Most extant studies on cross-border marriages focused on female marriage migrants in intact families, the experiences of non-normative families such as those led by a widowed, divorced, and separated marriage migrants have rarely been put under the spotlight. Given their non-normative marital status, these marriage migrants experienced multifaceted vulnerabilities and disadvantages. While female marriage migrants generally experience legal precarity due to their dependence on their husbands to petition for their resident and immigrant status to remain in the host country, non-citizen female marriage migrants in non-normative families are trapped in the state of “legal nonexistence” (Countin, 2000), as their rights to reside in or immigrate into the host country are forfeited when their marriage with a local citizen is dissolved. The situation further complicates when these women possess a different legal or citizenship status from their children. Drawing on interview data with 25 single migrant mothers in non-normative cross-border families between mainland China and Hong Kong, this paper first explains how these single migrant mothers can be considered as “the minority among the minorities” and elucidates how these women were compelled to live in the shadow of legal uncertainty. It then illustrates the women’s situated agency in coping with their “legal nonexistence” by highlighting the ways they strived for maternal citizenship in the society where their children legally belong through applying for discretions from the authority. Lastly, the intensified inequalities between citizens and non-citizens as well as among non-citizen migrant mothers with diverse family and socioeconomic backgrounds will be discussed.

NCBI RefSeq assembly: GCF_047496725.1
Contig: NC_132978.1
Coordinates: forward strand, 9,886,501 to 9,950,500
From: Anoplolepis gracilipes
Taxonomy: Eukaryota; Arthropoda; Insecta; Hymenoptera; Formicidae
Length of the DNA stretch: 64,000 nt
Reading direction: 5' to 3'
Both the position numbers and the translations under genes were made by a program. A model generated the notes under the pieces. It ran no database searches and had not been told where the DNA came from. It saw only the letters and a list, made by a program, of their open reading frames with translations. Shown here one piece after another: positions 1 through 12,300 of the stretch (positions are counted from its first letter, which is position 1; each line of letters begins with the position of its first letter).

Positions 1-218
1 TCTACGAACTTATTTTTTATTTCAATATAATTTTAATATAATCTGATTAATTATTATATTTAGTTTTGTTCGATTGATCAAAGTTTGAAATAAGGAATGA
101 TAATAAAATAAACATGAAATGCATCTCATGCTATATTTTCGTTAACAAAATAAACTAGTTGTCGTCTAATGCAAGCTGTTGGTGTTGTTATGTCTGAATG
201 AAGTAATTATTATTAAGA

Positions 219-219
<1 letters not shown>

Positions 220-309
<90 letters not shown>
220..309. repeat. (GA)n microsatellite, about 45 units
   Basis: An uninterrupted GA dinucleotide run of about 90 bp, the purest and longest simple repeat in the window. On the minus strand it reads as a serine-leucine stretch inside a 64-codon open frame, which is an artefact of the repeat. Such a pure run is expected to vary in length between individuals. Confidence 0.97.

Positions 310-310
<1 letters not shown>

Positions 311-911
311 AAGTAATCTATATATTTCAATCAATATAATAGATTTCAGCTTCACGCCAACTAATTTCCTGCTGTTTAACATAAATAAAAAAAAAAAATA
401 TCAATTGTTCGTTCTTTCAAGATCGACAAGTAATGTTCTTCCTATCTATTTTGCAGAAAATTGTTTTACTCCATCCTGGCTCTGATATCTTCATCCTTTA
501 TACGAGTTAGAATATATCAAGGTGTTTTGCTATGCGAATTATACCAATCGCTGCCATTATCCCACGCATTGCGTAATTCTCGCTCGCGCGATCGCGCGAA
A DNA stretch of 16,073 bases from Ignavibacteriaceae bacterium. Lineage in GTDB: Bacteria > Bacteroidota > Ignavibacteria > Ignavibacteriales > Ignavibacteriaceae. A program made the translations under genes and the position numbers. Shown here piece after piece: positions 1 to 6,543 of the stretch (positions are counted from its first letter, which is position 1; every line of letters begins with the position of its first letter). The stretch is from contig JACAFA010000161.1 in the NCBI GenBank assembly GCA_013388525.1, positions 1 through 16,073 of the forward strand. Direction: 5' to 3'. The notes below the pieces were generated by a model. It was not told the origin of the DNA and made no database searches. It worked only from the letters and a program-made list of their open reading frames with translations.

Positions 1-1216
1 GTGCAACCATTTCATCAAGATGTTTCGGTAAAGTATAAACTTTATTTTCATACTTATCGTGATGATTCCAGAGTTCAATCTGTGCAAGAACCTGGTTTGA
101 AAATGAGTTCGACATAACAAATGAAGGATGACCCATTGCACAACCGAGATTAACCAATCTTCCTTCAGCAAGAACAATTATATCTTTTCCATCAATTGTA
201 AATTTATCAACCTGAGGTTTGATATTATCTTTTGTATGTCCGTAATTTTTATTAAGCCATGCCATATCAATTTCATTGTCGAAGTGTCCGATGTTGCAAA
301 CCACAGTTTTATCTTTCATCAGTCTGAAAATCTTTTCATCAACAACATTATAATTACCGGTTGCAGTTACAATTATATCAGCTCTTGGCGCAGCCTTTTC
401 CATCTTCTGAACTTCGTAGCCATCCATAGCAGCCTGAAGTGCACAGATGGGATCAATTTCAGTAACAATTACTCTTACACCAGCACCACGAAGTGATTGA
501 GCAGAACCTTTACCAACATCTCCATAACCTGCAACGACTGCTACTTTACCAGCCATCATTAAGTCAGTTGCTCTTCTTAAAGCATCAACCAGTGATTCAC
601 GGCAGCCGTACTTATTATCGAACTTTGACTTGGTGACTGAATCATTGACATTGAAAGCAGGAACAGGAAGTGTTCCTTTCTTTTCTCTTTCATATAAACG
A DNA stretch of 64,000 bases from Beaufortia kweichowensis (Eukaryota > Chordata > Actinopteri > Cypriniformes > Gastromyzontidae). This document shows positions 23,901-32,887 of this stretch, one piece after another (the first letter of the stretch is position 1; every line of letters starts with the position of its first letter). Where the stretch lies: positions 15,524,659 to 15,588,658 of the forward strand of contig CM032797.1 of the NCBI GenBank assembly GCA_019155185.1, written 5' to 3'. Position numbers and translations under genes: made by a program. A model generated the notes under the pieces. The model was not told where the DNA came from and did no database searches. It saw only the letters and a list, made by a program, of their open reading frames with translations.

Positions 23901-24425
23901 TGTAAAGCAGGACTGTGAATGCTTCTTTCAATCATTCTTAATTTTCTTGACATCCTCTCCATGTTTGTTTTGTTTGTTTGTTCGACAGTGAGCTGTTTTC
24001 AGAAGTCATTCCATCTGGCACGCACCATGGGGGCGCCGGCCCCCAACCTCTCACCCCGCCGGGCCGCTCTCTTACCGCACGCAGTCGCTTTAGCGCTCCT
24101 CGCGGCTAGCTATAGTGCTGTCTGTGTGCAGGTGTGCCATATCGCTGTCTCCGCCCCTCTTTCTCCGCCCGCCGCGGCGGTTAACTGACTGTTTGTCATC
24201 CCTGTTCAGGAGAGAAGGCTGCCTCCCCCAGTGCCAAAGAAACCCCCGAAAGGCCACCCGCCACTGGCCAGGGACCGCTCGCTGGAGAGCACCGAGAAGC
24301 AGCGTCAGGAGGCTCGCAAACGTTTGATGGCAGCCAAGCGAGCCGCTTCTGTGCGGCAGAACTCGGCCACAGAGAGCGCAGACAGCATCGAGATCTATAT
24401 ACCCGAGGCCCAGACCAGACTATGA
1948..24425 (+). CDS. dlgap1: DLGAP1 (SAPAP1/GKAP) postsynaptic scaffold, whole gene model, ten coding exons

|Publication status||Published - 3 Sep 2020|
|Event||Asia at the Crossroads: Solidarity through Scholarship - Online from Kobe Japan, Kobe, Japan|
Duration: 31 Aug 2020 → 4 Sep 2020
|Conference||Asia at the Crossroads: Solidarity through Scholarship|
|Abbreviated title||AAS-in-Asia 2020|
|Period||31/08/20 → 4/09/20|